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If you disregard the very simplest cases, there is in all of mathematics not a single infinite series whose sum has been rigorously determined. In other words, the most important parts of mathematics stand without a foundation.

In G. F. Simmons, Calculus Gems, New York: McGraw Hill, Inc., 1992, p. 188.

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# The Nodding Sphere and the Bird's Beak: D'Alembert's Dispute with Euler

## The Bird's Beak

Euler's paper "On the cuspidal point of the second kind of Mr. the Marquis of l'Hôpital" [12]  gives a resolution of a curious question in the theory of equations. My translation of this article is available here. In his 1696 calculus text [18]  L'Hospital gave the construction of a curve that doubled back on itself and so has a cusp in which the two branches are both concave in the same direction; he called this a cuspidal point of the second kind and it later came to be called the bird's beak (le bec d'oiseau). This is in contrast with the more familiar cusp of the first kind, such as the one at the origin in the graph of y2=x3 or y=±x3/2, where the two branches are concave in opposite directions: one upwards and one downwards. L'Hopital gave only a geometric construction: he did not provide the equation of a curve with a cusp of the second kind. Then in 1740, the French mathematician Jean Paul de Gua de Malves published a flawed proof that no algebraic curve could have such a cusp [19].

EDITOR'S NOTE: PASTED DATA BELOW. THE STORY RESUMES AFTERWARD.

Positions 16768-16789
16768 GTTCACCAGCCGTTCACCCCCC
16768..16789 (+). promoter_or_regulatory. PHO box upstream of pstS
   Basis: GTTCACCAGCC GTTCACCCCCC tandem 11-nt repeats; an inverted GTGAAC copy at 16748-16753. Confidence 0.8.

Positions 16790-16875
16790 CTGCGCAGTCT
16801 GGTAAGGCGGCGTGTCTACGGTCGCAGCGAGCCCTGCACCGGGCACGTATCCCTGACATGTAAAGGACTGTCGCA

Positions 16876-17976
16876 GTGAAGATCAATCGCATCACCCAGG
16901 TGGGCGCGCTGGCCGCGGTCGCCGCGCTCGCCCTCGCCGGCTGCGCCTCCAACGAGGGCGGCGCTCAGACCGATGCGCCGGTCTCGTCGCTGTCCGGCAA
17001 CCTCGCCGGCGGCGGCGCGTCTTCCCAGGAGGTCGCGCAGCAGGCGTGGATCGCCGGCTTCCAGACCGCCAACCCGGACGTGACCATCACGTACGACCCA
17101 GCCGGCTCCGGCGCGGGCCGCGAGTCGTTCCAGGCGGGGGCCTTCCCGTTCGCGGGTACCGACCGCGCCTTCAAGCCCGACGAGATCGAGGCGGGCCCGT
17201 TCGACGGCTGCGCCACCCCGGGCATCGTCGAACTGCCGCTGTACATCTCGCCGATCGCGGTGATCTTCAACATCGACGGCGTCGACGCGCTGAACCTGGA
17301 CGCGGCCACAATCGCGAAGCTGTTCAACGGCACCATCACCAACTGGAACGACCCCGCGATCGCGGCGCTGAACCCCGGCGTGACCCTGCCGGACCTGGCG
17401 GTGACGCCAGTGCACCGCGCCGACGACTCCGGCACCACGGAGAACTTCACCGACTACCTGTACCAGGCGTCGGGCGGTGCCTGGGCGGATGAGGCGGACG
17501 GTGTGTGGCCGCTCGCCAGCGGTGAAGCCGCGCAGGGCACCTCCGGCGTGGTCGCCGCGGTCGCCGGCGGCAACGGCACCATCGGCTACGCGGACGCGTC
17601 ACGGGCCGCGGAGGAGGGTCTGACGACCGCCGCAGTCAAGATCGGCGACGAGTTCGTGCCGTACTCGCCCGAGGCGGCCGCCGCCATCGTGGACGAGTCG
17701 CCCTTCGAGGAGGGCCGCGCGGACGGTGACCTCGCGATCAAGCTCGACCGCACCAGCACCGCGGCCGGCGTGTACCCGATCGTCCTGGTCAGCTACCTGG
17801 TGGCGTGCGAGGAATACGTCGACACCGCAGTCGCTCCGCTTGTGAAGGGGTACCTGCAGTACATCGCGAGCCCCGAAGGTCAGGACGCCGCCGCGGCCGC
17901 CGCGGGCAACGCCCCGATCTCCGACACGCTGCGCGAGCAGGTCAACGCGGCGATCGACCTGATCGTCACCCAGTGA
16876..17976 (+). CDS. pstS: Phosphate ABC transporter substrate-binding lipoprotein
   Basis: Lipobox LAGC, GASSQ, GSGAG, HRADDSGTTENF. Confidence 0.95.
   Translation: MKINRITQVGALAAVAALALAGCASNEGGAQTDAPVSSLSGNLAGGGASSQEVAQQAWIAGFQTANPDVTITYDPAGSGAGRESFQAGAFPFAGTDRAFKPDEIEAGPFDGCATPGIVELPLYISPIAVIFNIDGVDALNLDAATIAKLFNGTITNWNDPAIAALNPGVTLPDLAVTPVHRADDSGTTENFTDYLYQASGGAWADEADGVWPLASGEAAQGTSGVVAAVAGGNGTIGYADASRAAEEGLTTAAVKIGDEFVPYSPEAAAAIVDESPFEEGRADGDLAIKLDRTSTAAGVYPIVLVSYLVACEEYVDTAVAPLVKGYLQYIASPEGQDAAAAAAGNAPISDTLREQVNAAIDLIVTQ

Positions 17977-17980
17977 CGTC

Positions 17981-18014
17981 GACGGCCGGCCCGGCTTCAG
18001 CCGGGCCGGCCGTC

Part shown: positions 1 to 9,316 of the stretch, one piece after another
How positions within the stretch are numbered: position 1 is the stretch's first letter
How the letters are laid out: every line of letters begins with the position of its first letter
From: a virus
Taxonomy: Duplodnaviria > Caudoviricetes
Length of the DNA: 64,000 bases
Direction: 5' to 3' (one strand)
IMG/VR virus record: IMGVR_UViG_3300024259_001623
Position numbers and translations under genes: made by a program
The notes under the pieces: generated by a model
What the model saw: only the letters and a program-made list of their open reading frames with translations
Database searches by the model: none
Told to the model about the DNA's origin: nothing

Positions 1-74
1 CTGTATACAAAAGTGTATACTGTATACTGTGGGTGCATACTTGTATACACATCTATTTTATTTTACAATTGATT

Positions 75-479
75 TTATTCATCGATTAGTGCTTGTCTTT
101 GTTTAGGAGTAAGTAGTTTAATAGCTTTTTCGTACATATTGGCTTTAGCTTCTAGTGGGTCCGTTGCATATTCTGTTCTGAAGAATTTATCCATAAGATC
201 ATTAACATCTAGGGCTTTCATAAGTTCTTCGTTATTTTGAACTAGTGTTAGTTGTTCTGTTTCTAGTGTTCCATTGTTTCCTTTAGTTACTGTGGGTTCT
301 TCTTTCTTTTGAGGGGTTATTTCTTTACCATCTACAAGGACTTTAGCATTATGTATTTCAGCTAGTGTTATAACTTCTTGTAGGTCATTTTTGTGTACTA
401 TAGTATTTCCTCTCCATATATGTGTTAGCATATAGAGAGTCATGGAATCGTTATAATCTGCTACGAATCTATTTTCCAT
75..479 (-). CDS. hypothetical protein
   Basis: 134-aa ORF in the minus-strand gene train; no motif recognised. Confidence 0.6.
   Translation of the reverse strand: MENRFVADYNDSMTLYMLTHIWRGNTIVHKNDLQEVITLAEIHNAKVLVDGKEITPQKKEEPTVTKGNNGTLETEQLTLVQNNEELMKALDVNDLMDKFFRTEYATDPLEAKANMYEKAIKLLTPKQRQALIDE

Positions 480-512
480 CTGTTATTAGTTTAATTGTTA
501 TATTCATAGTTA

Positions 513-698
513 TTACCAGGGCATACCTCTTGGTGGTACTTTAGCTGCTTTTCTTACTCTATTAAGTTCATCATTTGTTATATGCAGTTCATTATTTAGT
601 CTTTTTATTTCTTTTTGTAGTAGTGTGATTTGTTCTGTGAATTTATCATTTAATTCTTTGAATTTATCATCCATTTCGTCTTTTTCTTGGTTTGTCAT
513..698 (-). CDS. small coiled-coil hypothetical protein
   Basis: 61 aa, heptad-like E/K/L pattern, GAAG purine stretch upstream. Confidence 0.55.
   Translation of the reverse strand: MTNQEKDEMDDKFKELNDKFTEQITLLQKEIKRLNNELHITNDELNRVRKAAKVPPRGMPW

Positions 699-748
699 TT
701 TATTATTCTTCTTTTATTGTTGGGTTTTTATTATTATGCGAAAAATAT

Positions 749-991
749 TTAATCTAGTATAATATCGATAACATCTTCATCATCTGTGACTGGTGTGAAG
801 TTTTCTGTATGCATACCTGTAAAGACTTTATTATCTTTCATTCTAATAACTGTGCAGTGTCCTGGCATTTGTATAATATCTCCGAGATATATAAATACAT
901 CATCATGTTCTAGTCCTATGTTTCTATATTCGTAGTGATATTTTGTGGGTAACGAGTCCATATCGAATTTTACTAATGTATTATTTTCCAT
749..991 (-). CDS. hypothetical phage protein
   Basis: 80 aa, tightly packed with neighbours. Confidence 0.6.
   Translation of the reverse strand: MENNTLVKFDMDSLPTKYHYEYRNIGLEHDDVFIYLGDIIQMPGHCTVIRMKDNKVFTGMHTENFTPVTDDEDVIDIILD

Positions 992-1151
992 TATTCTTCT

When Euler's textbook Introductio in analysin infinitorum [20]  appeared in 1748, it contained a counterexample to Gua de Malves' claim, that is an algebraic equation whose graph is endowed with a cusp of the second kind. Euler's example is

 y4 - x3 - 4x2y - 2xy2 + x2 = 0,

which may also be written as y=Öx ±x3/4. In the same year, an article by d'Alembert appeared in the Berlin Academy's journal for the year 1746. In this piece [21], d'Alembert also gives an example of a curve with a cusp of the second kind: y=x2 ±x5/2. Since d'Alembert had submitted his article to the Academy in December 1746, he believed that he had been the first to discover such a curve. Therefore he was upset not to have received mention of priority in Euler's article [12].

What d'Alembert did not know was that Euler had finished writing his book in 1744 or possibly even 1743 and it had languished at the printer's in Lausanne for many years. Furthermore, surviving letters that Euler had exchanged with Gabriel Cramer in 1744 clearly demonstrate to us that he had discovered his example long before d'Alembert. However, Cramer had died in January 1752, so it would not have been easy for Euler to establish his priority. Instead, he quietly acquiesced to d'Alembert's demand for credit and inserted a brief mention of the bird's beak at the end of his Notice concerning the precession of the equinoxes [17]. Euler chose his words carefully: he didn't acknowledge that d'Alembert had been the first to make the discovery, only that he "was the first to give an account of the nature of those curves that have a cuspidal point of the second kind."